Responding to the rise of “vaping.” - February 2015

by Mike Bederka

Oxford Dictionaries may have dubbed “vape” the word of the year for 2014, but family entertainment centers (FECs) still lack consensus on how to handle the rising number of guests who smoke electronic cigarettes.

Take, for example, the wide range of attitudes and policies venues have toward e-cigarettes, which don’t contain tobacco and likely fall outside of public smoking laws—for now.

Bounce Milwaukee in Wisconsin forbids vaping during family-friendly hours. “We don’t want children to see it,” says owner Ryan Clancy. After 9 p.m. on the weekends, though, the facility turns 21-plus and it allows e-cigs then.

Guests can use e-cigarettes at Strikerz Entertainment Center in Independence, Missouri. However, staff members will warn vaping patrons that if other customers complain, they will need to take it outside. “Fortunately, it hasn’t been a huge issue,” explains Elaine Edwards, the facility’s marketing director.

Employees at the Zone Family Fun Center in Kalispell, Montana, have received minimal complaints, as well, says Owner Amber Collier, who notes the FEC has yet to develop a vaping policy due, in part, to the subtle nature of the activity. “Most people will take a quick puff off their e-cig and then put it away.”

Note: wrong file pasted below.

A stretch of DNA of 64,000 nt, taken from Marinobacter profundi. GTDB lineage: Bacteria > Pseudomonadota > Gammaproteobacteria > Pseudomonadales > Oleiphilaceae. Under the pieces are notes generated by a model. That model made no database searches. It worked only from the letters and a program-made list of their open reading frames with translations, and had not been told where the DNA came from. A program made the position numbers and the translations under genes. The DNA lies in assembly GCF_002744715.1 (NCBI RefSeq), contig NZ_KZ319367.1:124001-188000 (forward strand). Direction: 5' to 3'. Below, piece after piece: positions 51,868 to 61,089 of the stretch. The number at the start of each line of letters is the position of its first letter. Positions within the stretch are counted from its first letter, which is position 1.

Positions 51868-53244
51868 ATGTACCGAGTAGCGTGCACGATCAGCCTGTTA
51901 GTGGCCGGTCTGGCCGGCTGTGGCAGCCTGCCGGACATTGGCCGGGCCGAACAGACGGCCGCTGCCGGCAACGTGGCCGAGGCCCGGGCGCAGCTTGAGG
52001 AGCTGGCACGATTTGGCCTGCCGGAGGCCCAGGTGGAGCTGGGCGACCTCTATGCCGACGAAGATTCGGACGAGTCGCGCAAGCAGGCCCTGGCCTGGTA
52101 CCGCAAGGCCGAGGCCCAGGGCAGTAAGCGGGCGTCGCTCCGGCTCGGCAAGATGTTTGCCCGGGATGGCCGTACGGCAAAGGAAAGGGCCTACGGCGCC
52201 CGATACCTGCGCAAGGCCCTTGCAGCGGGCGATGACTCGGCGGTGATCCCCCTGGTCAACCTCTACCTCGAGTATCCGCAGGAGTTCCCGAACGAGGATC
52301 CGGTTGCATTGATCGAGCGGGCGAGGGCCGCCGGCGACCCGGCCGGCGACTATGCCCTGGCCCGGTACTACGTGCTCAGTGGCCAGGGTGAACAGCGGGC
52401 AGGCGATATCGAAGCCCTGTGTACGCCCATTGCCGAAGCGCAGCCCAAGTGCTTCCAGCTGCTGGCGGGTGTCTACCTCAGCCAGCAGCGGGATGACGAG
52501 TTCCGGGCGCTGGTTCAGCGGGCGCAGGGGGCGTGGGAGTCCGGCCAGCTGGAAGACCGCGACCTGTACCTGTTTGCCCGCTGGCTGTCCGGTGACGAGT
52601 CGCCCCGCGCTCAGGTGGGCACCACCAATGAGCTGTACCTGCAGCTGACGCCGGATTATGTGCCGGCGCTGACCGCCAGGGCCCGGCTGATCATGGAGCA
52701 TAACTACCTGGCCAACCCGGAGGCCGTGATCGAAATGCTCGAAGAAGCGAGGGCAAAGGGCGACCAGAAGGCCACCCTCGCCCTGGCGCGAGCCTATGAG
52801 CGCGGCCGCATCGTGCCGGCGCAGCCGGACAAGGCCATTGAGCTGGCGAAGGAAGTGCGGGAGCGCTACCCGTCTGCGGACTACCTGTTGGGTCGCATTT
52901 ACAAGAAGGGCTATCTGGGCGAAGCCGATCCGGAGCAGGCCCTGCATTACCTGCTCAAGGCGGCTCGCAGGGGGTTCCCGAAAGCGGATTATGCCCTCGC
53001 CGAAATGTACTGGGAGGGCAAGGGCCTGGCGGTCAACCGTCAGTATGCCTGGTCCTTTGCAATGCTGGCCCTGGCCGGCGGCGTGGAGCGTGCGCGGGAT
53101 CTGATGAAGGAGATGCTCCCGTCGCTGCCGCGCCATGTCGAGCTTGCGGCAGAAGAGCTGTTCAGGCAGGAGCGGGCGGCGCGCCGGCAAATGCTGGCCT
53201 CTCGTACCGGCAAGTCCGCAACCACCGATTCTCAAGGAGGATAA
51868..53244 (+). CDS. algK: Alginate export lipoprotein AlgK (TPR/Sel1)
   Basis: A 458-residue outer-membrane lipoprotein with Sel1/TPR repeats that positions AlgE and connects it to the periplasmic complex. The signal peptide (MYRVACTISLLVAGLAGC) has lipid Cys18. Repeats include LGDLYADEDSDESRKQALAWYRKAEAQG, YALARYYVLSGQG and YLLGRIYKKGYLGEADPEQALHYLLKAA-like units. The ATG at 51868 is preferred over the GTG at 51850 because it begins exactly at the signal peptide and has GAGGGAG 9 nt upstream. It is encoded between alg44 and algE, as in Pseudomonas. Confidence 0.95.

Other facilities take a firmer stance (or plan to do so shortly) with the hazy issue of e-cigarettes.

Supported by a strong bowling league audience, which has some members use e-cigs, FlipSide in Gilbert, Arizona, had OKed vaping up to this point. But based on recent negative guest and employee feedback, “it’s becoming more paramount to make a policy decision against e-cigarettes,” says Nate Hirni, the FEC’s general manager.

“We’re in a family business,” agrees Rick Rahim, president of the Laser Tag Group, with 12 locations across the United States. “Don’t we have a responsibility to the next generation to look out for their health? And perhaps lead by example? This includes e-cigarettes.” With Rahim’s smoking policy, staff can’t vape—on and off duty—in view of customers. (See sidebar for more on employee smoking policies.)

Half a world away, Thej John Roy, regional operations manager–United Arab Emirates, of the Al Hokair Group, also be-lieves in wrapping vaping into a facility’s standard strict non-smoking policy, much for the same reason as Rahim.

“At their more nascent stages of development, kids usually have minds like sponges and absorb every action of their immediate guardian, be it words, mannerisms, or even habits,” he says.

Regulations Likely to Come

While vaping doesn’t fit within the statutory definition of smoking in most states and localities, there have been recent efforts, most notably in New York City, to enact special regulations to ban vaping in public or in certain specified places, such as government buildings and workplaces. The U.S. Food and Drug Administration also has proposed new rules that would require approval of vaping liquid.